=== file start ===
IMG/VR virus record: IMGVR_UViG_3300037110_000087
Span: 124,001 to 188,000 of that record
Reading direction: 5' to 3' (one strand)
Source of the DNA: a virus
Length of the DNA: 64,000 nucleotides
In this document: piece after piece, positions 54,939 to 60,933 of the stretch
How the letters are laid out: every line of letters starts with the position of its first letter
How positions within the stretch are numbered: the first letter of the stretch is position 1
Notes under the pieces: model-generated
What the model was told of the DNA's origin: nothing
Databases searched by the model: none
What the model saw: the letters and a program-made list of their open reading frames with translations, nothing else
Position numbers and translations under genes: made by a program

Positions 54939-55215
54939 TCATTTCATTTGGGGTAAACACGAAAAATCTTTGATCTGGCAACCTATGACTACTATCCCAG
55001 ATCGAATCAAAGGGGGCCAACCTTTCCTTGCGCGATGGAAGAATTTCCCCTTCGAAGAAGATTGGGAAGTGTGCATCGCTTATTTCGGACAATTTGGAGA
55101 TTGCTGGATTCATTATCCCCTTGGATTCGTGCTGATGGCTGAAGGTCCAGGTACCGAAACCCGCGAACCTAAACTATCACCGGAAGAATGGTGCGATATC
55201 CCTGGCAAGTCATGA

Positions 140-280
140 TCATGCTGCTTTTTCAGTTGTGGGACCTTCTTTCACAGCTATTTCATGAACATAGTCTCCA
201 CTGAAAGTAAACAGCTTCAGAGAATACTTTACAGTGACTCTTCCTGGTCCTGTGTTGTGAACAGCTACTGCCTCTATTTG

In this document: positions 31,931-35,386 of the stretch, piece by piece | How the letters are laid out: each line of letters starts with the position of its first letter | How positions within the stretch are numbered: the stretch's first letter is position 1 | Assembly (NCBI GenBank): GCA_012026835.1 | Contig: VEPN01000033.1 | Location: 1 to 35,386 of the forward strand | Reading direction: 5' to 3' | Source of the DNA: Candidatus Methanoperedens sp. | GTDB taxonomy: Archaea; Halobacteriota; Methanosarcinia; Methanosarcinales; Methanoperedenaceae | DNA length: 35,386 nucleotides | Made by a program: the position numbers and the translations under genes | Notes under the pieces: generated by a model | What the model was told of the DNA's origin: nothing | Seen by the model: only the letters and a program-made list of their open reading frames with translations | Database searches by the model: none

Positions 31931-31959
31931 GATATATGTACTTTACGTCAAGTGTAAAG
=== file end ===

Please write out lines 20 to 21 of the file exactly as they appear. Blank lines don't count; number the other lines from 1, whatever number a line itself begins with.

140 TCATGCTGCTTTTTCAGTTGTGGGACCTTCTTTCACAGCTATTTCATGAACATAGTCTCCA
201 CTGAAAGTAAACAGCTTCAGAGAATACTTTACAGTGACTCTTCCTGGTCCTGTGTTGTGAACAGCTACTGCCTCTATTTG